Paris Charles DeGaulle Airport handled 72 million passengers, up 24.2 percent from 2010. Charles De Gaulle fell from 7th place to 10th place.

The three new entrants to the top twenty all rank in the second 10. This reflects largely the growth of airports in developing countries and in east Asia.

Delhi had the largest percentage increase, at 145.0 percent. In 2010, Delhi had 29 million passengers, increasing to 70 million in 2018. Delhi improved from a 44th ranking to 12th.

Seoul-Incheon improved from 33rd to 16th, with a passenger volume that was up 103.4 percent. Seoul-Incheon handled 34 million passengers in 2010 and 68 million in 2018.

Istanbul jumped from 37th position to 17th, with a volume increase of 112.0 percent. Istanbul had 32 million passengers in 2010, rising to 68 million in 2018. The aging, land constrained Ataturk Airport served its last year in 2018 and has now been replaced by the new Istanbul Airport (photo above), with an initial capacity of 90 million annual passengers, and an eventual capacity of 200 million. The new airport is located much farther from the urban center (35 kilometers).

Asian airports ranking in the second 10 had strong growth rates. Guangzhou, ranked 13th, was strong gainer, at 70.3 percent. Singapore (19th) gained 56.1 percent and Jakarta (18th) gained 50.8 percent.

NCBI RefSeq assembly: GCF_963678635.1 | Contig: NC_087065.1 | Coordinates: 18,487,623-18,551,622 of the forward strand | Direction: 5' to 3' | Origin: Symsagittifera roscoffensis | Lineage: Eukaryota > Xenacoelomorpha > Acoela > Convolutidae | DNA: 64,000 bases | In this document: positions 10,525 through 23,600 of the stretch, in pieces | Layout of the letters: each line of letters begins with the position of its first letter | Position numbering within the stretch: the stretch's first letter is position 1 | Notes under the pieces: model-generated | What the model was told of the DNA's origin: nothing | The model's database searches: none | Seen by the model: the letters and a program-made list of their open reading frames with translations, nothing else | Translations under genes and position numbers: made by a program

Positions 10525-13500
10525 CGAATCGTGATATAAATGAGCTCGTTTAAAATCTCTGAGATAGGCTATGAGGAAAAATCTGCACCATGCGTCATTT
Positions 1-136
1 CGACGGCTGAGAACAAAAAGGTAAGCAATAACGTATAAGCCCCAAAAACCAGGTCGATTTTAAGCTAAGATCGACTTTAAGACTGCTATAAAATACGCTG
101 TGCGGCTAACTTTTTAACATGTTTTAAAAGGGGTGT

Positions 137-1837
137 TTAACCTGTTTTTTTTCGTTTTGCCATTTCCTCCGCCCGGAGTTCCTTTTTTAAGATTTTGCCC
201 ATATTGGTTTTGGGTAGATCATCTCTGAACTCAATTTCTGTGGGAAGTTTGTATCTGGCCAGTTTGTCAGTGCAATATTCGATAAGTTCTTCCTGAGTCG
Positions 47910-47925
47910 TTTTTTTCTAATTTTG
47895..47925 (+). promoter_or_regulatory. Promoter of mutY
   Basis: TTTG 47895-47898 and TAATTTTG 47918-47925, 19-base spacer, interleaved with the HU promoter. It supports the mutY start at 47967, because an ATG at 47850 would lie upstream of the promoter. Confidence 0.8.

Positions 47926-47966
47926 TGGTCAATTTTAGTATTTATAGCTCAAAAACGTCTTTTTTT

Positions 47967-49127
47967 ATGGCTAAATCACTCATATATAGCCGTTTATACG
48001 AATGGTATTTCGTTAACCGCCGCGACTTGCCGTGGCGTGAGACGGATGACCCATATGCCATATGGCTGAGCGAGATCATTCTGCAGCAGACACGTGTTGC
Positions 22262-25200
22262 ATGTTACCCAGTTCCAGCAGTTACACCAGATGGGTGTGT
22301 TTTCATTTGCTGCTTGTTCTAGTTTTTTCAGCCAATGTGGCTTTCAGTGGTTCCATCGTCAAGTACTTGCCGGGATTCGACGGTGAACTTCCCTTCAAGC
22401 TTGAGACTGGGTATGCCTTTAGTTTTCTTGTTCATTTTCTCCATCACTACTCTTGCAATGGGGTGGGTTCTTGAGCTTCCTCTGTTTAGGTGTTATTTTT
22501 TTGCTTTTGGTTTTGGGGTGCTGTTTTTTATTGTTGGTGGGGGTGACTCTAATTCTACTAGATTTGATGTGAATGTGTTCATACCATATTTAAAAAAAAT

Amsterdam (11th) had the greatest growth of any European airport, at 57.2 percent, with Frankfurt trailing (14th) at 31.1 percent.

Other American airports were among the slowest growing, including Dallas-Fort Worth (15th) at 21.4 percent and Denver (20th) at 23.5 percent.

As Asia continues its economic ascendancy, US and European airports are destined to become less important. All the three new entrants to the top 20 were in Asia. Five of the top 10 airports are now in Asia and 10 of the top 20. The United States and Europe each had five of the top 20 airports.

Meanwhile two of the three airports dropping out of the top 20 were in Europe and the United States, Madrid and New York’s JFK, while Bangkok also fell. The future of air travel, like much else, seems likely to be more about Asia and less about Europe and the United States.

Wendell Cox is principal of Demographia, an international public policy and demographics firm. He is a Senior Fellow of the Center for Opportunity Urbanism (US), Senior Fellow for Housing Affordability and Municipal Policy for the Frontier Centre for Public Policy (Canada), and a member of the Board of Advisors of the Center for Demographics and Policy at Chapman University (California). He is co-author of the "Demographia International Housing Affordability Survey" and author of "Demographia World Urban Areas" and "War on the Dream: How Anti-Sprawl Policy Threatens the Quality of Life." He was appointed by Mayor Tom Bradley to three terms on the Los Angeles County Transportation Commission, where he served with the leading city and county leadership as the only non-elected member. Speaker of the House of Representatives appointed him to the Amtrak Reform Council. He served as a visiting professor at the Conservatoire National des Arts et Metiers, a national university in Paris.

Photograph: New Istanbul Airport (from the north). Credit: Jekader [CC0], via Wikimedia Commons